For example, our Supreme Court split 3-2 on the admissibility of improperly obtained evidence in a case this year. It currently (as far as I am aware) is subject to suppression orders, so I just call it R v [Name suppressed] [2020] NZSC 16 (5 March 2020), and I avoid discussing its facts. The majority judgment of Winkelmann CJ, O’Regan and Brown JJ, includes the following, which is an account of the law which I summarised above:

 

“... As has been noted on many previous occasions, the seriousness of the offending is “apt to cut both ways” [Footnote: Hamed v R [2011] NZSC 101, [2012] 2 NZLR 305, at [230] and [244] per Tipping J. See also R v Chetty [2016] NZSC 68, [2018] 1 NZLR 26 at [67]; and Underwood v R [2016] NZCA 312, [2017] 2 NZLR 433 at [38]–[41].] If the offending is serious, that favours admission. However, if the offending is serious and the nature of the impropriety raises issues as to the quality of the evidence, that will tend to favour exclusion. That consideration does not apply in this case. But even where the nature of the impropriety does not impugn the quality of the evidence, there remains public interest in the careful and lawful investigation of offences, particularly serious offences. [Footnote: Underwood at [38]–[41].] As Tipping J said in Hamed, citing the Supreme Court of Canada in R v Grant 2009 SCC 32, [2009] 2 SCR 353 at [84]:

 

... while the public has a heightened interest in seeing a determination on the merits where the offence charged is serious, it also has a vital interest in having a justice system that is above reproach, particularly where the penal stakes for the accused are high.” [1]

 

I think this makes the mistake of treating the decision criterion (the need for an effective and credible justice system – s 30(2)(b)) as if it were a balancing matter. The decision criterion is a constant, applicable to every admissibility decision under this section. It is always, and not just in cases of alleged serious offending, necessary to have a justice system that is beyond reproach. The balancing matters, in contrast, some of which are set out in s 30(3), vary in significance and some may not be relevant at all in the circumstances of a given case.

 

In dissent, Glazebrook J – if I may summarise broadly - thought it was significant that alternative lawful means of obtaining the evidence had been available (so any impropriety was not particularly serious), and that there were sufficient lawfully obtained grounds for the issuing of the challenged search warrant, so the evidence should have been admissible. No suggestion here of a heightened public expectation that officials should obey the law.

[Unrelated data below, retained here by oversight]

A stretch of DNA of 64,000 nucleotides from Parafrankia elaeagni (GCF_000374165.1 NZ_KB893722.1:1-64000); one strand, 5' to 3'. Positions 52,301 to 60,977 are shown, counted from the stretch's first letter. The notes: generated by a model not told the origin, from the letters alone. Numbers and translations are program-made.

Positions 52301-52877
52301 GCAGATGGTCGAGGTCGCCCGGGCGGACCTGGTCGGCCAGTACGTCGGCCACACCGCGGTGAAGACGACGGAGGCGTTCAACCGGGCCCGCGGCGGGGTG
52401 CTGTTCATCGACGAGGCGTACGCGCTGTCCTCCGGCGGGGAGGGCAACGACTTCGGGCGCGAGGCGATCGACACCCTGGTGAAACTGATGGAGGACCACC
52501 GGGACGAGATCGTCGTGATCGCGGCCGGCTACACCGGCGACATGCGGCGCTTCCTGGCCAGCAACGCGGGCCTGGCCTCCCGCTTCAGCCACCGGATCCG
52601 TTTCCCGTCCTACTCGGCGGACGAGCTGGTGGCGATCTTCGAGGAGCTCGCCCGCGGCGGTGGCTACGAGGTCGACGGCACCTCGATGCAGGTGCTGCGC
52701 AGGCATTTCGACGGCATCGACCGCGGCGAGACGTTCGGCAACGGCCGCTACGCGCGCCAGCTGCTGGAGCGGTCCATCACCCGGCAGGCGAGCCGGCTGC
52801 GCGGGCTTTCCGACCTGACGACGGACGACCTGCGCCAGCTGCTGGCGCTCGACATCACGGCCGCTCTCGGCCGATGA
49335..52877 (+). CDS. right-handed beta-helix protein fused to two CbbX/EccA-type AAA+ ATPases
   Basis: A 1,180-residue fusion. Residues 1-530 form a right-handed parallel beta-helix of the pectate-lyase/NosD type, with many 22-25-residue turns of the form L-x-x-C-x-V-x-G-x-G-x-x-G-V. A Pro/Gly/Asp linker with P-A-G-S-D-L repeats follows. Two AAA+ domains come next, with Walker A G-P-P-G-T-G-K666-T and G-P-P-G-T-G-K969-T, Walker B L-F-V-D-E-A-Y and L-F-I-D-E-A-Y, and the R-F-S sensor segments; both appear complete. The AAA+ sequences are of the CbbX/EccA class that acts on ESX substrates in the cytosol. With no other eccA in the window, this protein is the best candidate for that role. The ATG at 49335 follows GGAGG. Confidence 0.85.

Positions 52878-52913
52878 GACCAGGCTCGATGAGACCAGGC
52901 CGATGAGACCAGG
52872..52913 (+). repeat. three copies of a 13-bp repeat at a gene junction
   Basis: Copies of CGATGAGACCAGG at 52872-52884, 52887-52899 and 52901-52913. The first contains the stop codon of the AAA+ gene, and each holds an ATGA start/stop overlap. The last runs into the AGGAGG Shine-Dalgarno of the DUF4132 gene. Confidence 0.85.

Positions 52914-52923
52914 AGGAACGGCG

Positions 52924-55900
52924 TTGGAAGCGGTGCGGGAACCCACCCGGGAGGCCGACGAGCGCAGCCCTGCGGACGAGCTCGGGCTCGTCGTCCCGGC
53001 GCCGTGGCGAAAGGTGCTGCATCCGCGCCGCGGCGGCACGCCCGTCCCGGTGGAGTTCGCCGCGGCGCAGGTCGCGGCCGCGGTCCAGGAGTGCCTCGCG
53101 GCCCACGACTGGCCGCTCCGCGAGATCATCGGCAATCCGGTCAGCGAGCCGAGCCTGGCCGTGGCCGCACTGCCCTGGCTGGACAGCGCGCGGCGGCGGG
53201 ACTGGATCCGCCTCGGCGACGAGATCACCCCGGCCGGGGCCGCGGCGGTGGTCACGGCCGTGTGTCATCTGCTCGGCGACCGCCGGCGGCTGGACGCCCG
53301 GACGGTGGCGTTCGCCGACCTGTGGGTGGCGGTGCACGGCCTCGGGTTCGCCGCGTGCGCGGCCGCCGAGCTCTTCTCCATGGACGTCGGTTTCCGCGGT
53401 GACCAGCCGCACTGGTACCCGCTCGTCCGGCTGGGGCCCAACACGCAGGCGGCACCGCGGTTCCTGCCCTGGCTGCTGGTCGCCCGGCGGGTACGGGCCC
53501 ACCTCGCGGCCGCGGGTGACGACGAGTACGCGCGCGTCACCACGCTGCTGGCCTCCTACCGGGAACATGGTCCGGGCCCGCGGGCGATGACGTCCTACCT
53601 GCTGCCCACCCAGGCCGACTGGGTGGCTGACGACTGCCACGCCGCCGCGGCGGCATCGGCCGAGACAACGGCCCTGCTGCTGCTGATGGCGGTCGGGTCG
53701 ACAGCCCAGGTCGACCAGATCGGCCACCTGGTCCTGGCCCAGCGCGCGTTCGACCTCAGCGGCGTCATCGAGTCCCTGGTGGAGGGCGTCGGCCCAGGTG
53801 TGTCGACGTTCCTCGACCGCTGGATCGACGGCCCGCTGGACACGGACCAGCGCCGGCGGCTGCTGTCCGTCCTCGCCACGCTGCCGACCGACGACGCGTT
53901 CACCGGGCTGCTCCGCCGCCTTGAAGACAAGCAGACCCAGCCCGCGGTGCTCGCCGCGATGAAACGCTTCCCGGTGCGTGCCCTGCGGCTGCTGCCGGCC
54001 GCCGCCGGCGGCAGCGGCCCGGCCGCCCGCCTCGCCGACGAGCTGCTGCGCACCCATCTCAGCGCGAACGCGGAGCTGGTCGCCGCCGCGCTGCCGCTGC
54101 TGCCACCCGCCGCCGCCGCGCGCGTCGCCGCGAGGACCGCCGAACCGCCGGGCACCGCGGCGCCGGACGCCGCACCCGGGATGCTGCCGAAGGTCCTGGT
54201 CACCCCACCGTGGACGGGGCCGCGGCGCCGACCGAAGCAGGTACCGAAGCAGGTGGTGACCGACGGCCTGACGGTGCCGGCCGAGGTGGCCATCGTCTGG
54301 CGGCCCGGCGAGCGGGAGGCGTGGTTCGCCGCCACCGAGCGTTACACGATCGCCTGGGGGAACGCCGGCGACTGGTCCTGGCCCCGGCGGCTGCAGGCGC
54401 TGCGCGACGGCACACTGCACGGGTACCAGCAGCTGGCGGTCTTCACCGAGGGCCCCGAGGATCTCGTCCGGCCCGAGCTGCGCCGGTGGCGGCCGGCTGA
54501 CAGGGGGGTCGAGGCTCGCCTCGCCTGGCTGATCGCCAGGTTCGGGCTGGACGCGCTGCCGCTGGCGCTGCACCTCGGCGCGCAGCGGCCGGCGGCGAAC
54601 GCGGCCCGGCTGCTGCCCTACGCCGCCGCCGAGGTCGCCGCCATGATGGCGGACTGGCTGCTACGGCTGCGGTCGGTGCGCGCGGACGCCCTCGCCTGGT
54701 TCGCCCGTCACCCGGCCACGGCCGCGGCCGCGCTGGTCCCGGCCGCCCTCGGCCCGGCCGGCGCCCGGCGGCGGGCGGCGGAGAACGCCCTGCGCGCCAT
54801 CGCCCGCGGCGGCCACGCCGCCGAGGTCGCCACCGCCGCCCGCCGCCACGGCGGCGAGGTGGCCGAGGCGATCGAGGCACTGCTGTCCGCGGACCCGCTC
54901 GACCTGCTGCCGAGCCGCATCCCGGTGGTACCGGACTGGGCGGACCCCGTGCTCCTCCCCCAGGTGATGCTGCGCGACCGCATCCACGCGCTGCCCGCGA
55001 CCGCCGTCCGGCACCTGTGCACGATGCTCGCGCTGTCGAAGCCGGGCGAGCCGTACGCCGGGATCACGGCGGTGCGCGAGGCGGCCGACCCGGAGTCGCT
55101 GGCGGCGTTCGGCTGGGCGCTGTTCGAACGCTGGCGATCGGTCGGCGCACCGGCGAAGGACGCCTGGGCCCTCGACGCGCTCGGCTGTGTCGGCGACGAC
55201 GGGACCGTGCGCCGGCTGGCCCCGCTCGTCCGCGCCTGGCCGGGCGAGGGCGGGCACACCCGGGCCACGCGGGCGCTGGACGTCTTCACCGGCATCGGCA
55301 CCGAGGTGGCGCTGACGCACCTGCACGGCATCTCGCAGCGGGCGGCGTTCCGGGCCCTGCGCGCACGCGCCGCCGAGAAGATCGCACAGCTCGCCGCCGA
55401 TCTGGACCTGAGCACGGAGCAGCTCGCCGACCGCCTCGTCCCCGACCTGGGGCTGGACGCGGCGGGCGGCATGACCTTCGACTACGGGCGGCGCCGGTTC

Ellen France J dissented – again I summarise broadly, and paraphrase - in the application of the balancing exercise, giving greater emphasis than had the majority to the nature of the evidence obtained and the seriousness of the offending.

 

So, while the majority included what I might call the ‘reverse cut’ (a cricketing metaphor?) in carrying out the balancing exercise, the minority judges did not. Its presence or absence does not account for the judicial differences in conclusion, but it would take a bold person to deny that it played a part.

 

We could avoid any complicated arguing over whether the seriousness of alleged offending can weigh in favour of exclusion of improperly obtained evidence by simply recognising that sometimes official impropriety is so bad that it will always lead to the exclusion of evidence obtained as a result of it. The reason for exclusion lies in the degree of the impropriety, not in the seriousness of the alleged offending.

________________________


[1] There is an irony in the endorsement of this point. The majority joint judgment in Grant approaches the judge’s task of deciding how to maintain the good repute of the administration of justice by setting out a three-branched decision “tree” (!, at [86]). These “branches”, or “avenues” (at [71]) or “lines” ([at [85]) of inquiry are (1) the seriousness of the impropriety, (2) the impact of the impropriety on the defendant’s rights, and (3) society’s interest in the adjudication of the case on the merits. This third branch or avenue or line excludes the seriousness of the offending, because that “has the potential to cut both ways” ([84]), so as to be an unhelpful consideration. Charter rights operate independently of the type of crime for which the defendant stands accused.  So Tipping J in the above passage was quoting what was really a criticism of inclusion of the seriousness of the alleged offending, in the course of explaining how it should be included with the potential of affecting both sides of the balance. Like Deschamps J dissenting ([223]) we approach the decision by way of two-arm test in which factors favouring admission are balanced against those favouring exclusion, and it would be preferable for us to treat the seriousness of the offending as a factor favouring admission without seriousness ever favouring exclusion (see Deschamps J at [226]). I have commented on Grant here on July 18, 2009.


Update: For a diagrammatic representation of the decision process under s 30, see this note (8 January 2021).

Thursday, November 05, 2020

Upholding a defendant's right to silence

A judicial direction to a jury which conflicted with a defendant’s right to silence – by suggesting that silence may make it easier for the jury to accept the evidence of a complainant – led to an order for a retrial in GBF v The Queen [2020] HCA 40 (4 November 2020).